Pride without Prejudice

Apr 27, 2011, 12:36 PM |


    In just two days from now, on Friday 29 April at 11a.m. the eyes of the world will once again be focused on London and the royal family when Prince William Windsor marries Miss Kate (Catherine) Middleton. This time, the world-stage is not St Paul's Cathedral where his mother the Princess Diana married his father, the Prince of Wales, but rather, Westminster Abbey where his grandmother (the queen) was married and, indeed, crowned Queen.


   It is the perfect choice, the very root of Britannia, for entombed here are some 3000 monarchs and famous Britons dating back more than a 1000 years. They will wed, not only in the company of the living, but in the company of huge names like Geoffrey Chaucer, Sir Isaac Newton, Charles Darwin, David Livingstone and many more ~ not to mention a great many notable Kings and Queens of England since the beginning of the last millenium.


   Kate Middleton, a commoner from Berkshire, will emerge at Westminster Abbey on this morning, with her father, from a Rolls Royce belonging to the Queen and, unlike Princess Diana who had to climb a whole flight of steps into St Paul's, will have just two, worn shallow stone steps up from the pavement as she walks through the ancient heavy wooden doors, under the pointed Gothic archway, and into the Abbey to become a princess, a wife and into history as a future Queen of England.


   It is a time of pride and of no prejudice ~ a hundred years ago such a marriage would have been unheard of ~ but on this day, all England will be behind them, with them, and for them.


   I have read, and just recently watched Pride & Prejudice, the BBC's 6 part adaption of Jane Austen's classic masterpiece account of marriage and class which is available to download and on DVD at modest cost since it is all of 15 years old; it is THREE HUNDRED AND ELEVEN minutes of superb entertainment, and it shows just how far we've come.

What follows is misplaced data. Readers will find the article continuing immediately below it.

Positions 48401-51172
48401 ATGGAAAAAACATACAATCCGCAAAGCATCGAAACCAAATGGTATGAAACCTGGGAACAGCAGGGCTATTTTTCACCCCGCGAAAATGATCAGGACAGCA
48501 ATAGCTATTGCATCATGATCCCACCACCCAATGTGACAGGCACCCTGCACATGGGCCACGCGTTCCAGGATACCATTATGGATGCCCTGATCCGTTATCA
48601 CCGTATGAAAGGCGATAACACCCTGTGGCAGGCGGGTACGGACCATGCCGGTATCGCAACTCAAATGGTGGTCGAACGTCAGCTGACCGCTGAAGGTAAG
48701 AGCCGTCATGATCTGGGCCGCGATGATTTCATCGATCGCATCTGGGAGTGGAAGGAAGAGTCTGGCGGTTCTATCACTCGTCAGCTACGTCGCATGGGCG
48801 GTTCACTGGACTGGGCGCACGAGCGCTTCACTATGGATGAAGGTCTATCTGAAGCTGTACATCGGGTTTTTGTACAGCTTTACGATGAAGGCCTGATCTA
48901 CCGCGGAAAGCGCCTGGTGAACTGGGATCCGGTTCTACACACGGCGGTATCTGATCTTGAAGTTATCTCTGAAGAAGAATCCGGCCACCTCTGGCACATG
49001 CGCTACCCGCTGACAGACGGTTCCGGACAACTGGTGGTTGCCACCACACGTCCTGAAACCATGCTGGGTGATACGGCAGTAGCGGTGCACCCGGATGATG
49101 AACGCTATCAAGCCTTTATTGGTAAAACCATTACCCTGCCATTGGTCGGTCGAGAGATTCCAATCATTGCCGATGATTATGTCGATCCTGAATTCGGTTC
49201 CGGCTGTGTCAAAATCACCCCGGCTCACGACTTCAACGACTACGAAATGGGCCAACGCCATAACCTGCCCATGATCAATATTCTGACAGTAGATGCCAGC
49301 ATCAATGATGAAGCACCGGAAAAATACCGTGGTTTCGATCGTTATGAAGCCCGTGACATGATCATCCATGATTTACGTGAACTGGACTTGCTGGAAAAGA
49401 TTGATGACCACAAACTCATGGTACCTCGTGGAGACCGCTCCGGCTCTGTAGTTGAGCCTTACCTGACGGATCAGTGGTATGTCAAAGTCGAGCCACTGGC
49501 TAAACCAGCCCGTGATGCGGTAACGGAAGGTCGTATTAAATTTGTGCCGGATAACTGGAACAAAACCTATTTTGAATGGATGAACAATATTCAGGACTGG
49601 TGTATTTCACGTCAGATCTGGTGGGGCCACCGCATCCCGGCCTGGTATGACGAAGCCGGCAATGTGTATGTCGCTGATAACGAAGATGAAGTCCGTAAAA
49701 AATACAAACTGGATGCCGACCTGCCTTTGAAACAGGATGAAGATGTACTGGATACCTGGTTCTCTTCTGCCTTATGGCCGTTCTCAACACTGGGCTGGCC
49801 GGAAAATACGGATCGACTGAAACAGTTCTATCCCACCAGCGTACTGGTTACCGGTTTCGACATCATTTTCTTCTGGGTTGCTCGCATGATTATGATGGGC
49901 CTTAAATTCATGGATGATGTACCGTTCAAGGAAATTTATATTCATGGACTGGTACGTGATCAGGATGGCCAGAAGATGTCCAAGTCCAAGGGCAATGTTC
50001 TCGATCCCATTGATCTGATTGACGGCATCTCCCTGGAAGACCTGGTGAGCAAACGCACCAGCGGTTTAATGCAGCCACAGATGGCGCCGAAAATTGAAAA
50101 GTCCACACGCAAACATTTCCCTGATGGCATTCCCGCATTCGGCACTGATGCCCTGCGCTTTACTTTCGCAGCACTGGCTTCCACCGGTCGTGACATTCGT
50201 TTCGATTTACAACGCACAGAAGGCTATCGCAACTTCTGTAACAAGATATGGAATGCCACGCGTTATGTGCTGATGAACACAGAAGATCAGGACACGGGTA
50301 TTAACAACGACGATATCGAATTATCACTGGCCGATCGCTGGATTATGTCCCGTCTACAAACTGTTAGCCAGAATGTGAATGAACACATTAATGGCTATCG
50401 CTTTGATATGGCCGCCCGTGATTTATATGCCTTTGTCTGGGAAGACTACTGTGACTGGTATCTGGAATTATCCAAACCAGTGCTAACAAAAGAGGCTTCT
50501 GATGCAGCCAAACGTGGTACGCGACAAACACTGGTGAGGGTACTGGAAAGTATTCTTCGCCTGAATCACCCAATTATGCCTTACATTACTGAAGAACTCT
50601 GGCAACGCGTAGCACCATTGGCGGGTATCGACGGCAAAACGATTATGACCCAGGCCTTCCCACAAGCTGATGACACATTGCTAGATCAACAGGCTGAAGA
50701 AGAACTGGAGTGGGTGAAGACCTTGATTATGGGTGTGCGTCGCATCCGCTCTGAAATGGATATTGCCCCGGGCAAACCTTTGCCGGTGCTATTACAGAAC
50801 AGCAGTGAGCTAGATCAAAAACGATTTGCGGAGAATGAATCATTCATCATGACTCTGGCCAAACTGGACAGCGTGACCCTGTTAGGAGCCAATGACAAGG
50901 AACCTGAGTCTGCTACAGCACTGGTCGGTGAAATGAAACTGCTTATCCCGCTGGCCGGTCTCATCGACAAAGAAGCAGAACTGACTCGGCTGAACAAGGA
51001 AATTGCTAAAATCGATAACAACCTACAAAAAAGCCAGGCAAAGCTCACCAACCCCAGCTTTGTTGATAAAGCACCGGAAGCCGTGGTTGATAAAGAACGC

Set, in the early 19th Century before emancipation, it was a time when the best a girl could hope for was to marry a wealthy landowner for his money rather than for love (which never really entered into the equation in those days) and nobody married outside of their own class.


   It has to be said that Colin Firth is, by far, the best Mr Darcy and Jennifer Ehle a stunningly attractive Miss Elizabeth Bennet possessing (and radiating) an unrivalled inner beauty of colossal magnitude ~ I could have fallen for her myself. J


   It was a chivalrous age of exceedingly good conduct and manners, a time of pride, and of prejudice. Being set in the early 1800s and running into the Regency period, it was a time when class and breeding meant everything. It is the story of one man's pride and of one man's prejudice, that man is Mr Darcy ~ but all ends well ~ he comes to terms with his pride and he overcomes his prejudice!


   This may give a flavour and entice you to obtain the series. . .




   If, like me, you are a purist, beware and avoid the American Keira Knightley film of 2005, it was made with two endings, one for Europe, and a more sugary one for US consumption ~ neither version was particularly well received and the Jane Austen Society of North America stated that it was "inconsistent" and that it "insults the audience with its banality." Be sure to see the BBC's production with Colin Firth and Jennifer Ehle and I am sure you will approve ~ check-out the IMDB ratings if you're in any doubt!


   Anyway, on Friday, no longer a rarity, it will all happen again with William and Kate.


   The first of their 1900 wedding guests will arrive at the Great North Door and enter the Abbey to take their seats at 8.15a.m. and all, except VIPs, will be seated by 9.50 ~ in the 30 minutes that follow Governors-general, Prime Ministers and Diplomatic Corps from other countries all over the world will arrive together with other distinguished guests which will include David Beckham and his wife Victoria among others.